I love happy endings, especially when they involve workers.
If I were a betting gal, I would have bet that this conservative Supreme Court would have sided with employers in rulings announced yesterday involving workers who were allegedly retaliated against by employers. But thankfully, I would have lost that bet.
In February, I wrote about an employee of restaurant chain Cracker Barrel who was fired for reporting to managers that another worker was being racially discriminated against. It seemed like a clear case of retaliation, which is thought to be a legal no no. Alas, the law is fuzzy in this regard, which is where the Supreme Court came in.
The high court was to decide whether Hendrick Humphries, the Cracker Barrel employee’s, claims of retaliation were indeed covered by existing labor laws, specifically an anti-discrimination statute that has no limits on filing time limits or damages.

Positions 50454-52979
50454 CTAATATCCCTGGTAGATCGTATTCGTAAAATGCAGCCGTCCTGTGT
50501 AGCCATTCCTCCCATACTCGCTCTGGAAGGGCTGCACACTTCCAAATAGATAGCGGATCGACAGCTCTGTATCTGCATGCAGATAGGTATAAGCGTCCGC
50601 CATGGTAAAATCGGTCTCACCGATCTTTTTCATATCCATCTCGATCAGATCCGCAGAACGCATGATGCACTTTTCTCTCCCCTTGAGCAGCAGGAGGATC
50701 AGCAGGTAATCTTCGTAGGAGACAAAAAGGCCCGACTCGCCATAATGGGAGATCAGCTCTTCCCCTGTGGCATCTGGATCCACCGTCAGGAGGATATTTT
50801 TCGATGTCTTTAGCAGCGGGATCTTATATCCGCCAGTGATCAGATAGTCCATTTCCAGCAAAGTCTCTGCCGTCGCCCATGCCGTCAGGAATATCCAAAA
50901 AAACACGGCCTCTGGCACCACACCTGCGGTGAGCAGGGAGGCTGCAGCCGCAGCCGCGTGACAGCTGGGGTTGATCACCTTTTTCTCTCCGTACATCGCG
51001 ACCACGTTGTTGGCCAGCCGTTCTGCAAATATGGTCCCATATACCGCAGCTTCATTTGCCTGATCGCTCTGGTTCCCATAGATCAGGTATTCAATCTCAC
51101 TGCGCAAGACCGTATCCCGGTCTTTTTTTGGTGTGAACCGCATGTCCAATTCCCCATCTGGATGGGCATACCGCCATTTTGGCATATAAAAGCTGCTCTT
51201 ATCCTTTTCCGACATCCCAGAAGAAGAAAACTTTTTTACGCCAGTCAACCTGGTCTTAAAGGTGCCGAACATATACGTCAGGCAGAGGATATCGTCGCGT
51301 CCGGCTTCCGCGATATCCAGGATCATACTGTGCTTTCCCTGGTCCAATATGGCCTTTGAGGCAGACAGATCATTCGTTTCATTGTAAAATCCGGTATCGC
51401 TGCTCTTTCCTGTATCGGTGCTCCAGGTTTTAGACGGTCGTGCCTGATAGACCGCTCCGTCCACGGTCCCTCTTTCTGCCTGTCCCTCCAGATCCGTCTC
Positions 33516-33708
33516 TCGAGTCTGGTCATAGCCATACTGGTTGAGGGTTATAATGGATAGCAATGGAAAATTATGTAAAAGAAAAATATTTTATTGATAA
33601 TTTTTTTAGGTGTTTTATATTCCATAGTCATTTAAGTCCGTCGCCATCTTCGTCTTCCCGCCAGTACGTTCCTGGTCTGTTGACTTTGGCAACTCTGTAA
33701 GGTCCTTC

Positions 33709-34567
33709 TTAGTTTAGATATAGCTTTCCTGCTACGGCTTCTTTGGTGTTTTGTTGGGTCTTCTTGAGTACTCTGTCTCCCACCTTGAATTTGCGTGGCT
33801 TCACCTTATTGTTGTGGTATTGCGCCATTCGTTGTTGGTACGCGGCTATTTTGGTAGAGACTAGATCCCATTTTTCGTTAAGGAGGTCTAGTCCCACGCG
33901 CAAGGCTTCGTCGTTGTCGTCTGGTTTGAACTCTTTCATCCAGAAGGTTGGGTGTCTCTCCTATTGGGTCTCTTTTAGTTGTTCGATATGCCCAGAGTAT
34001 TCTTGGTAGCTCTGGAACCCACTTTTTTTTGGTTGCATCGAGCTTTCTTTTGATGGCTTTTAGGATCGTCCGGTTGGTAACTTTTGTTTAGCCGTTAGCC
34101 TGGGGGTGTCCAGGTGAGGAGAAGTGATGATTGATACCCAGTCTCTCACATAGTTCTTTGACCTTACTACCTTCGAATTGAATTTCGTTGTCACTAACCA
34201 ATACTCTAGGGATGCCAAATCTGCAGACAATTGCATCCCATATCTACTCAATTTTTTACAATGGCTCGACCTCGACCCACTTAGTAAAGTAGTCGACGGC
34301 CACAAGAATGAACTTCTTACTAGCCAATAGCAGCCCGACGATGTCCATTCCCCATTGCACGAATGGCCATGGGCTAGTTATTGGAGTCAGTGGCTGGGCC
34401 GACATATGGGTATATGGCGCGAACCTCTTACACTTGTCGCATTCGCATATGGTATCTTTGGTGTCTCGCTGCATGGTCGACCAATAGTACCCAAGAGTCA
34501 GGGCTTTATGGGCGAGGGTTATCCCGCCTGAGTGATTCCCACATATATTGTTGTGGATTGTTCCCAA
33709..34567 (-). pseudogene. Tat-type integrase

And in another case, Myrna Gomez-Perez, a former postal worker in Puerto Rico, filed an age discrimination complaint with the Equal Employment Opportunity Commission, and then, she claims, her managers reduced her hours as a result. She to claimed she was retaliated against.
This case would have an ultimate impact on federal employees because the law was unclear on federal employers retaliating based on age discrimination.
In both cases, the Supreme Court decided Tuesday in the employees’ favor, giving them the green light to pursue their lawsuits.
Everyone seemed surprised by the rulings.
An unexpected blend of liberal and conservative Supreme Court justices gave workers more leeway Tuesday to sue when they face retaliation after complaining about discrimination in the workplace.
I was also a bit dumbfounded.
In February, I wrote a blog post for The Huffington Post on how workers should be keeping an eye on the Supreme Courts agenda because the cases they were examining and their ultimate rulings would impact employees for years to come.
Maybe they knew you were all watching.